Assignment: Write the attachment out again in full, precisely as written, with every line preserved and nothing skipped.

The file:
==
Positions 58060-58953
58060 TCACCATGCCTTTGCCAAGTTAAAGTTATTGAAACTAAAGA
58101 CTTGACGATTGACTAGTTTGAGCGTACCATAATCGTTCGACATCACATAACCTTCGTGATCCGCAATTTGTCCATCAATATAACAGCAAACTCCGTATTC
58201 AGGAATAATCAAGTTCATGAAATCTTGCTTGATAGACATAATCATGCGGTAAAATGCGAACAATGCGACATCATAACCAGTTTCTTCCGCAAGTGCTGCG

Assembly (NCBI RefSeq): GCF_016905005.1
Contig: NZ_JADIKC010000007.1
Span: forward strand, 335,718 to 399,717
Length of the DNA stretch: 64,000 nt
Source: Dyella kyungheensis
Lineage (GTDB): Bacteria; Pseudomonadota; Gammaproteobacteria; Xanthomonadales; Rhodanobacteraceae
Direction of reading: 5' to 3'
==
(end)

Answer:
Positions 58060-58953
58060 TCACCATGCCTTTGCCAAGTTAAAGTTATTGAAACTAAAGA
58101 CTTGACGATTGACTAGTTTGAGCGTACCATAATCGTTCGACATCACATAACCTTCGTGATCCGCAATTTGTCCATCAATATAACAGCAAACTCCGTATTC
58201 AGGAATAATCAAGTTCATGAAATCTTGCTTGATAGACATAATCATGCGGTAAAATGCGAACAATGCGACATCATAACCAGTTTCTTCCGCAAGTGCTGCG

Assembly (NCBI RefSeq): GCF_016905005.1
Contig: NZ_JADIKC010000007.1
Span: forward strand, 335,718 to 399,717
Length of the DNA stretch: 64,000 nt
Source: Dyella kyungheensis
Lineage (GTDB): Bacteria; Pseudomonadota; Gammaproteobacteria; Xanthomonadales; Rhodanobacteraceae
Direction of reading: 5' to 3'